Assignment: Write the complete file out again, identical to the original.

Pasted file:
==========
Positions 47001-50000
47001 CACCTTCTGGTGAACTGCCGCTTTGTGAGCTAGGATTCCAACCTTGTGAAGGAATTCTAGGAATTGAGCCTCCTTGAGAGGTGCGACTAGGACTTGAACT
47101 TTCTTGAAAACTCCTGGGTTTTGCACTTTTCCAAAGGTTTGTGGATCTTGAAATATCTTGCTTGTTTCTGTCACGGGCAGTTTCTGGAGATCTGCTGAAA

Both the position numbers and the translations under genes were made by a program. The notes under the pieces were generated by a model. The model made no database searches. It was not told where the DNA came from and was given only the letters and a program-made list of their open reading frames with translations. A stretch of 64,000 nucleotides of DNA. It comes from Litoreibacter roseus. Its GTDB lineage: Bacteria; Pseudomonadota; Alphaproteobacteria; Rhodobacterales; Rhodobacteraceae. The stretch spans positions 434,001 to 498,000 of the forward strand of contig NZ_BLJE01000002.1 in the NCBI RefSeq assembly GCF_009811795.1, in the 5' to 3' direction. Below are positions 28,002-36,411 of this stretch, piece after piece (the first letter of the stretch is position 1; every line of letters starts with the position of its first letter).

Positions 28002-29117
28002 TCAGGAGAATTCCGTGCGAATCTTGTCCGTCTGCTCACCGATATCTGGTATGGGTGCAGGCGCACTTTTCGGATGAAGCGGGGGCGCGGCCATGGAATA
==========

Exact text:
Positions 47001-50000
47001 CACCTTCTGGTGAACTGCCGCTTTGTGAGCTAGGATTCCAACCTTGTGAAGGAATTCTAGGAATTGAGCCTCCTTGAGAGGTGCGACTAGGACTTGAACT
47101 TTCTTGAAAACTCCTGGGTTTTGCACTTTTCCAAAGGTTTGTGGATCTTGAAATATCTTGCTTGTTTCTGTCACGGGCAGTTTCTGGAGATCTGCTGAAA

Both the position numbers and the translations under genes were made by a program. The notes under the pieces were generated by a model. The model made no database searches. It was not told where the DNA came from and was given only the letters and a program-made list of their open reading frames with translations. A stretch of 64,000 nucleotides of DNA. It comes from Litoreibacter roseus. Its GTDB lineage: Bacteria; Pseudomonadota; Alphaproteobacteria; Rhodobacterales; Rhodobacteraceae. The stretch spans positions 434,001 to 498,000 of the forward strand of contig NZ_BLJE01000002.1 in the NCBI RefSeq assembly GCF_009811795.1, in the 5' to 3' direction. Below are positions 28,002-36,411 of this stretch, piece after piece (the first letter of the stretch is position 1; every line of letters starts with the position of its first letter).

Positions 28002-29117
28002 TCAGGAGAATTCCGTGCGAATCTTGTCCGTCTGCTCACCGATATCTGGTATGGGTGCAGGCGCACTTTTCGGATGAAGCGGGGGCGCGGCCATGGAATA